Written By Braddon S. Williams

Influences And Recollections of a Musical Mind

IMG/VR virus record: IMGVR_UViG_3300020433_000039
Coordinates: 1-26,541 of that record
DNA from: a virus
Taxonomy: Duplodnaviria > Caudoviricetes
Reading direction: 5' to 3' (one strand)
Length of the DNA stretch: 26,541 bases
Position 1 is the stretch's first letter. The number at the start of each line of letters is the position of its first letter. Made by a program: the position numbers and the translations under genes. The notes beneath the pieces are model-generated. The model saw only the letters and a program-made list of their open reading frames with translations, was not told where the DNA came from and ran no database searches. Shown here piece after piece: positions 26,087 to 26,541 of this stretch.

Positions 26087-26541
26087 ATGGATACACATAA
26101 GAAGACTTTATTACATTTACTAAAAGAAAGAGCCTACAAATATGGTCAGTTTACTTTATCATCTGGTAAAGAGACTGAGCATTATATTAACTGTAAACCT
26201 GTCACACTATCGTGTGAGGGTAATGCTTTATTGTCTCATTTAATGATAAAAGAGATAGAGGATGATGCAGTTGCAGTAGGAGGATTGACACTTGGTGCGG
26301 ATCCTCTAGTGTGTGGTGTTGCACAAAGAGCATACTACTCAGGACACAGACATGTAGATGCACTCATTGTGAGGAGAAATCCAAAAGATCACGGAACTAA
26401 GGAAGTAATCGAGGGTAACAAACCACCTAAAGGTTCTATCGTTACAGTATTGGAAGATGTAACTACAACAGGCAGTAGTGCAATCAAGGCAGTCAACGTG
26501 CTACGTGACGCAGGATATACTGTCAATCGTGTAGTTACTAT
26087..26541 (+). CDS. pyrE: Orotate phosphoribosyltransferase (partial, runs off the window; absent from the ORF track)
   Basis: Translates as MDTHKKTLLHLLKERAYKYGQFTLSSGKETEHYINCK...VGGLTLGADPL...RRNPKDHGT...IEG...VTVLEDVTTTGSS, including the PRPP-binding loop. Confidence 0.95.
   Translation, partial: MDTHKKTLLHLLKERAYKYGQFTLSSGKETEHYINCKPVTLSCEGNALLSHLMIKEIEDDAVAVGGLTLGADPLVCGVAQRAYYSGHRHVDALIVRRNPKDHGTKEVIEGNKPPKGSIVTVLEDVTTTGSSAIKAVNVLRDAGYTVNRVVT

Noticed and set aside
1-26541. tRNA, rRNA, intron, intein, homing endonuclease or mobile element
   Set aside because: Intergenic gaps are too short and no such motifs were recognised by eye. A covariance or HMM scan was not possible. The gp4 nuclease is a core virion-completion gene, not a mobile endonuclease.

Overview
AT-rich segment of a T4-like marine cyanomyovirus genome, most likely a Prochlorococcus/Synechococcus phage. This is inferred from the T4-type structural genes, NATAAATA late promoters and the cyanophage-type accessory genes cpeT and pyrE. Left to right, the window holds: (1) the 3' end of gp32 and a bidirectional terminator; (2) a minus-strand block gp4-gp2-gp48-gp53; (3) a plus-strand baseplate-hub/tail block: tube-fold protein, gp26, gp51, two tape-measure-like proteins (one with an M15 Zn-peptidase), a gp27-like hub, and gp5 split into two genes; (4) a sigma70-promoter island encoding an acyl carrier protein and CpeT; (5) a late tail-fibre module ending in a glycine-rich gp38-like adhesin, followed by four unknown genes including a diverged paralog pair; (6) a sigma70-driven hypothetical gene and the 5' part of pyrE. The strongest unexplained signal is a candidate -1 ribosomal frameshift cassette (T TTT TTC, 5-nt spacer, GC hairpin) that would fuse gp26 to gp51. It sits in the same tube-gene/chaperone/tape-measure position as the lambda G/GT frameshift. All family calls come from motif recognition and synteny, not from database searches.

On this date in history, 7/26/2018, Foo Fighters and The Struts played a phenomenal show at Deer Creek in Noblesville, IN (Ruoff Mortgage Music Center if you insist on being up to date). The moon was full, the weather was perfect, and the place was sold out and packed tight with a fanatical crowd of Dave Grohl’s tribe. The Struts opened the show with an enjoyable and peppy set of good songs and great vocals. Luke Spiller, the lead singer/front man of the band, has a look and style that conjures up memories of the late Freddie Mercury, also possessing an impressive vocal range. However, I felt he got a bit carried away with attempting to get the crowd to sing along and wave their hands in the air. The Struts appear to have a good future ahead of them, having opened for the likes of The Rolling Stones, The Who, Guns N’ Rose, and toured with Foo Fighters. Hopefully they will rely on their real strength, which is their music. Three years have passed since Dave Grohl performed with his band at this same venue. At that show, Dave had to remain seated (in a throne made of guitars) due to a broken leg. On this night he was back on his feet and roamed the stage like a man possessed. As a matter of fact, if you could bottle the energy of Grohl and Taylor Hawkins, the Foo’s drummer, you could likely power the entire planet for at least 7 years. Like the previous show, heavy emphasis was on the impressive list of Foo Fighter hits and classics, but new songs from their most recent album were fantastic, too. For me (and probably many others) some of the best stuff was during the block of songs when Grohl introduced the band. Hearing Foo Fighters covering Alice Cooper (Under My Wheels), Ramones (Blitzkrieg Bop), and a hilarious mashup of the piano part for John Lennon’s Imagine with Van Halen’s Jump sung over the top of it was priceless. All of this was a buildup to the moment when Dave went back to play drums while Taylor Hawkins and Luke Spiller from The Struts channeled David Bowie and Freddie Mercury in an outstanding cover of the Bowie/Queen classic Under Pressure. Foo Fighters rocked at a relentless pace for 2 1/2 hours, featuring a killer light show and loud, but crystal clear sound. There aren’t many bands around these days who can stage a grand spectacle of a show like this (and have the songs to pull it off), so I hope we can keep the members of Foo Fighters healthy and happy, and doing this for years to come!